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The History of Harvard's Commencement, Explained

Campaign Started to Raise Funds for Permanent Endowment of Studentships

J. Burke Wilkinson Shows Value Of Lionel deJersey Award To Honor Seniors

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Now under way among unite of the Associated Harvard Clubs is an extensive drive to raise $30,000 for the permanent endowment of the Lionel deJersey Harvard Studentships, it was announced by J. Burke Wilkinson '35, executive vice-chairman of the scholarship committee.

Since 1925 the graduate organization has made it possible for a carefully selected Senior to study for a year at Emmanuel College, Cambridge, and the British university has cooperated by donating the rooms occupied by John Harvard.

Bond Grows Closer

Pointing out the importance of the scholastic fund Wilkinson wrote in a recent number of the Alumni Bulletu: "The Tercentenary Celebration, stressing as it did the strong bond between the Old World University and the New, was the climax of this increasing recognition.

"At this time a Committee was formed to raise funds to endow the Studentship." The campaign swings into action with the full approval of President Conant and the Associated Harvard Clubs.

Named for Graduate

According to a circular sent out by George C. Cutler '14, the Lionel deJersey Harvard scholarship was so named because he was a collateral descendent of the University's founder, because he was the first of the name in nearly 300 years to be enrolled as a student here, and because "he died gallantly in action, as an acting captain of the Grenadier Guards, at Arras on March 30, 1917."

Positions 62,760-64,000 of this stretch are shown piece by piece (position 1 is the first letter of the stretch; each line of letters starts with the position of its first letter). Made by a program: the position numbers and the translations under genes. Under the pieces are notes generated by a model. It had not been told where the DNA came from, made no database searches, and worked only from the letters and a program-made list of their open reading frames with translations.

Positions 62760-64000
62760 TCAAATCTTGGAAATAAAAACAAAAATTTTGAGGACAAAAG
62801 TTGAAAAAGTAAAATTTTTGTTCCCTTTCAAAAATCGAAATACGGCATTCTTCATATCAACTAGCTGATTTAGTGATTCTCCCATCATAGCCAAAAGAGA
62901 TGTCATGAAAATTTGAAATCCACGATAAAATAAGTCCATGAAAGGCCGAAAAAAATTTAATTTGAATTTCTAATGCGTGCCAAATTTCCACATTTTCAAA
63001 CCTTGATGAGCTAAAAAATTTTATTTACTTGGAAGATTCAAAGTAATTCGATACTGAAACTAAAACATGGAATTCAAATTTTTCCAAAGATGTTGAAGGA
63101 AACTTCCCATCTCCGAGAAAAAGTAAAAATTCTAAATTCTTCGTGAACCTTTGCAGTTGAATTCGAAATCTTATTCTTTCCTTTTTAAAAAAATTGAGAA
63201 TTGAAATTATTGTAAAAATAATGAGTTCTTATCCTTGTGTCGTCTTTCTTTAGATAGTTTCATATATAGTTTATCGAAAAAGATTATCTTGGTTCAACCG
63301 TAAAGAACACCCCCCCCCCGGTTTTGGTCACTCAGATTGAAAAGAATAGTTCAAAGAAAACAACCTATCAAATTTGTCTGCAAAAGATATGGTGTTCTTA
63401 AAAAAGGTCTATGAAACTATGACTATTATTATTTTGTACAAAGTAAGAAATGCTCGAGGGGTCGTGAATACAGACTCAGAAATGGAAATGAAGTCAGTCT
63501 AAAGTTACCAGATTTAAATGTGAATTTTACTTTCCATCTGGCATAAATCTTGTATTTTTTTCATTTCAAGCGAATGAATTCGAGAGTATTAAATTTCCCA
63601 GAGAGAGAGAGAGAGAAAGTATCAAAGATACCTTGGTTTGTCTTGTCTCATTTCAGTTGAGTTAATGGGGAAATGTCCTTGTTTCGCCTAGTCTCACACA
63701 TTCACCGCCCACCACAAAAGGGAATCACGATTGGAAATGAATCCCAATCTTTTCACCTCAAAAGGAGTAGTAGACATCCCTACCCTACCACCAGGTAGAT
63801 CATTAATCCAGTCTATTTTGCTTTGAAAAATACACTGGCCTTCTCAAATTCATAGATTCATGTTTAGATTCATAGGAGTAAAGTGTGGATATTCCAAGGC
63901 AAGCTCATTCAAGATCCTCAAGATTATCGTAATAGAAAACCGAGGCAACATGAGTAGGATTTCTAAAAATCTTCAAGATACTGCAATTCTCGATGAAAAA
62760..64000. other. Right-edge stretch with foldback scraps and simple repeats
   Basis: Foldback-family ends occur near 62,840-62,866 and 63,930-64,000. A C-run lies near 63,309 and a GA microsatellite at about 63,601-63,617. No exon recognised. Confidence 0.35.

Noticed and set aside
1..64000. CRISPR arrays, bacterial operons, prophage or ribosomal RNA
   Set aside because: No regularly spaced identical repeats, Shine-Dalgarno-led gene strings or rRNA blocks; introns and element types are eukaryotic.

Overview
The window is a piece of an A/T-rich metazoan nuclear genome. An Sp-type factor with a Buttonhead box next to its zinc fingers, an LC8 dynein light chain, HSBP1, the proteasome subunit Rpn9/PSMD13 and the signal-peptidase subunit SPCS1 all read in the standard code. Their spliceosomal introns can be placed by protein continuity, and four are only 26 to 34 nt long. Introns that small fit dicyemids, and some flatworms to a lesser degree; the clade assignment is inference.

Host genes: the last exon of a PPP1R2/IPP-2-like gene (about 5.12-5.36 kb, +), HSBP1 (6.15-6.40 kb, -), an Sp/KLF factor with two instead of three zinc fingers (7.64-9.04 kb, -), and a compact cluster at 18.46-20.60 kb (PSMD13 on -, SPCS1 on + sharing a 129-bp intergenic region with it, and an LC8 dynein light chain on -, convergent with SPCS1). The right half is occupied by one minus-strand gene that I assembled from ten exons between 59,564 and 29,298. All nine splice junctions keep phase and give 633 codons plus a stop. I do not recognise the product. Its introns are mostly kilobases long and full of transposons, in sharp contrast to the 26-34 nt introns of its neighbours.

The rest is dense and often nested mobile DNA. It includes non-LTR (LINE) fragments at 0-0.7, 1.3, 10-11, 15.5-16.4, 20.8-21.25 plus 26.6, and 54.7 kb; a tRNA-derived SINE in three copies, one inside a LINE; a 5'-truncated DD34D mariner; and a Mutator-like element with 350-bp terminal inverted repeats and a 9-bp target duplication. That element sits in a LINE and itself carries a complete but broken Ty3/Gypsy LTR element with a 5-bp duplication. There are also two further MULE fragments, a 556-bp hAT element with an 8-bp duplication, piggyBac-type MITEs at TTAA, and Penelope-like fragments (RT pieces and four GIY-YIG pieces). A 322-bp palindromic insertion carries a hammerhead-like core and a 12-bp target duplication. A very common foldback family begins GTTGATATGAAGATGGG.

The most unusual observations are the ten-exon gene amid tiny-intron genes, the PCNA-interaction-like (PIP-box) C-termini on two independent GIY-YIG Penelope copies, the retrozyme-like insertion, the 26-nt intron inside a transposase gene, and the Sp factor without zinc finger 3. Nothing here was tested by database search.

In 1922 plans to commemorate the Englishman were first formulated under the direction of Club President Langdon Marvin '98 "to bind in closer friendship the Cambridges of England and America." Every year since 1925 a University graduate has been in residence at Emmanuel College.

Honor Holds High Place

"With the years, the Studentship has grown in honor and dignity until today it is the ranking American scholarship in Cambridge. Because the men selected by Harvard have been scholars and leaders, too, the Harvard Scholar has become a popular and respected figure in Cambridge undergraduate life," says Wilkinson.

Sustained through the contributions of J. P. Morgan '89 and Randolph C. Grow '95 the scholarship has been maintained for twelve years. At the Tercentenary officials of Emmanuel College announced that their financial contribution would be raised from Pound 70 to Pound 170 "in recognition of the event and the honor in which they held the visiting Harvard men."

Of the scholarship holders in the past most prominent are Victory H. Harding '31 and Stanton Whitney, Jr. '34, Varsity football players, and Oscar Sutermeister '33, the pole-vaulter.

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